Food craving has been shown to induce states of psychological challenge, indexed by increases in adrenaline but not cortisol production. The study aimed to test the relationship between challenge and (1) desire thinking (the active processing of the pleasant consequences of achieving a desired target and planning how to do so) and (2) craving.
Participants (N = 61) self-reported their levels of craving and desire thinking. They were then presented with situations in which their craving would be fulfilled or not via a false feedback practice task (a wordsearch task). During this period psycho-physiological measures of challenge and threat were taken.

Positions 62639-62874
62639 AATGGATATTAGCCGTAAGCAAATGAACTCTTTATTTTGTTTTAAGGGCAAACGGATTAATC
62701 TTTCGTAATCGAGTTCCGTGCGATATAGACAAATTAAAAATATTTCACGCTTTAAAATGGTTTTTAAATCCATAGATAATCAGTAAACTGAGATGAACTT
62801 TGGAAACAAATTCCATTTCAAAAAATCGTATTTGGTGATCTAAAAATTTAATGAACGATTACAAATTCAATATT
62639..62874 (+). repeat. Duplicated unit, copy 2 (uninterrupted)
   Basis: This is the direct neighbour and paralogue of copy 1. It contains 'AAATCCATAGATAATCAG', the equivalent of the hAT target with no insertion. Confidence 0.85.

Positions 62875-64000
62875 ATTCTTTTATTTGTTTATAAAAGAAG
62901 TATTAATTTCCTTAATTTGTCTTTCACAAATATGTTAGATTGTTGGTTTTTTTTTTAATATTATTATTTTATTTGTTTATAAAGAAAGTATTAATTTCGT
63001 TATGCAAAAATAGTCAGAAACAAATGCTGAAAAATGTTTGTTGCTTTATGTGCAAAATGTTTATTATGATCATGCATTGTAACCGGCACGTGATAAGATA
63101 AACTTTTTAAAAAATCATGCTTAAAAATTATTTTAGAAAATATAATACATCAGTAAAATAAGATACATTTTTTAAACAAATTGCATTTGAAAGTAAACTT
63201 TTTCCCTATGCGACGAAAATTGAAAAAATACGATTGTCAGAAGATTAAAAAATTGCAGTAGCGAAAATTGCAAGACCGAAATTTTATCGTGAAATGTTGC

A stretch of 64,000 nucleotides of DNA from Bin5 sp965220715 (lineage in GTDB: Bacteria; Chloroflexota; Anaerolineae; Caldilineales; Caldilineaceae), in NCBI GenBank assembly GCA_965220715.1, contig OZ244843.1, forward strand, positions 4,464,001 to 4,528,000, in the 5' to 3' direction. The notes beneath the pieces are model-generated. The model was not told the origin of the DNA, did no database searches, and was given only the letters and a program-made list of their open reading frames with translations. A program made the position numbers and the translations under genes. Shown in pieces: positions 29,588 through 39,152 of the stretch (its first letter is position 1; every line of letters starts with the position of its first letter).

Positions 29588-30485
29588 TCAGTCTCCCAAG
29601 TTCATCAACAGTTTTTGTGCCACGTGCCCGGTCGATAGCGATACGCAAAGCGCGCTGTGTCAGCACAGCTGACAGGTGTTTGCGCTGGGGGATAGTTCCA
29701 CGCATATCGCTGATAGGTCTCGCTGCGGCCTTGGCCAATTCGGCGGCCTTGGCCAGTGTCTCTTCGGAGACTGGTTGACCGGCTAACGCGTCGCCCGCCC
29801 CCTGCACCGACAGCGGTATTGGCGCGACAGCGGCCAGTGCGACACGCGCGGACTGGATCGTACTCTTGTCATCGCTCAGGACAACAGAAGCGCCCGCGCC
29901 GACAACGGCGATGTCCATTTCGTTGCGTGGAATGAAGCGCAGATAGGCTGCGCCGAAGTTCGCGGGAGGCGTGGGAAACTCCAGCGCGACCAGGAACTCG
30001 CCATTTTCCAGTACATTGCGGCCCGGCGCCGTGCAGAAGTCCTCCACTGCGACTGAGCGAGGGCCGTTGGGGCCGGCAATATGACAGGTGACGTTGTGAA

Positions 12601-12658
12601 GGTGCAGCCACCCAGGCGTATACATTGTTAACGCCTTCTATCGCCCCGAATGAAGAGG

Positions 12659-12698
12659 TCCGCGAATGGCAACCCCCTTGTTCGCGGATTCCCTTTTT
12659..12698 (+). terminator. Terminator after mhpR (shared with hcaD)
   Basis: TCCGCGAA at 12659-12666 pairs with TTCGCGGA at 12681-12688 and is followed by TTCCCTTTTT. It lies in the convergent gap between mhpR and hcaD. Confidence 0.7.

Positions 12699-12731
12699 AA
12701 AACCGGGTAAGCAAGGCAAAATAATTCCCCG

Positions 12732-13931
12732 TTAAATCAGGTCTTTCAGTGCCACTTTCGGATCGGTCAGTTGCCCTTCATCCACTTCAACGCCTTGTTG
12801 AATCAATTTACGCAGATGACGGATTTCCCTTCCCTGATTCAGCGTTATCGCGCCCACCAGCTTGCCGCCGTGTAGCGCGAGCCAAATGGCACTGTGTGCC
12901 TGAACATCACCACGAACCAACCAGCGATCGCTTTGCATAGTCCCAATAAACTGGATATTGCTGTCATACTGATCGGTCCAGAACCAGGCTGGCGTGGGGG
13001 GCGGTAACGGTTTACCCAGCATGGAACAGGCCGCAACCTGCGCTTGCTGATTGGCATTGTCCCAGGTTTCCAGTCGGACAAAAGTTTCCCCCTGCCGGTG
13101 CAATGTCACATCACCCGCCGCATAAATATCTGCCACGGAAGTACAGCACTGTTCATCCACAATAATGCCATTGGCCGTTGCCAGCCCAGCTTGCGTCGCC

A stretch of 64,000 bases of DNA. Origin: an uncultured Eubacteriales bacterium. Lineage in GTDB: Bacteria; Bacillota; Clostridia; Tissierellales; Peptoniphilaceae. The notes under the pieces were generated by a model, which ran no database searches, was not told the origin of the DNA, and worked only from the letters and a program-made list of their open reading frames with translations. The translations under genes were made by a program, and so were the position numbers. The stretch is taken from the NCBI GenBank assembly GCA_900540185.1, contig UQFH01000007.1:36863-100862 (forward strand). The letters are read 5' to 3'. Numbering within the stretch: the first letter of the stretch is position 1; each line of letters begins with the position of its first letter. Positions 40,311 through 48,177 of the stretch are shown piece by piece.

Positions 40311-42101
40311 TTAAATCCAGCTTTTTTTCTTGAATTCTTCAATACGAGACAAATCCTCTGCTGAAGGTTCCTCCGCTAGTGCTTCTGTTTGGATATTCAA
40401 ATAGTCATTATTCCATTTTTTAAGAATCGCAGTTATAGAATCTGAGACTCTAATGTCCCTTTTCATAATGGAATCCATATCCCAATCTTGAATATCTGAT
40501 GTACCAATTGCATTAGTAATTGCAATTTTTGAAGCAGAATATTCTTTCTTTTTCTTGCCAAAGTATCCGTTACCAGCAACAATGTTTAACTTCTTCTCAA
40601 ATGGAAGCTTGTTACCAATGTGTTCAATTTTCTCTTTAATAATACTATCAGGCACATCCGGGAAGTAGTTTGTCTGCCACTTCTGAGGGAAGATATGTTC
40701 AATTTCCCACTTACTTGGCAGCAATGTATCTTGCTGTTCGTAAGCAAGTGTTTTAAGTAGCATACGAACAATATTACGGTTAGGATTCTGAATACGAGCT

Higher levels of craving were linked to challenge only when the craved object was likely to be obtained. Whilst anticipating reward fulfillment, higher levels of craving were linked to higher levels of desire thinking. In turn, higher levels of desire thinking were related to lower levels of challenge. In contrast, during the processes of reward fulfillment, desire thinking was linked to increased challenge (i.e., a positive indirect effect).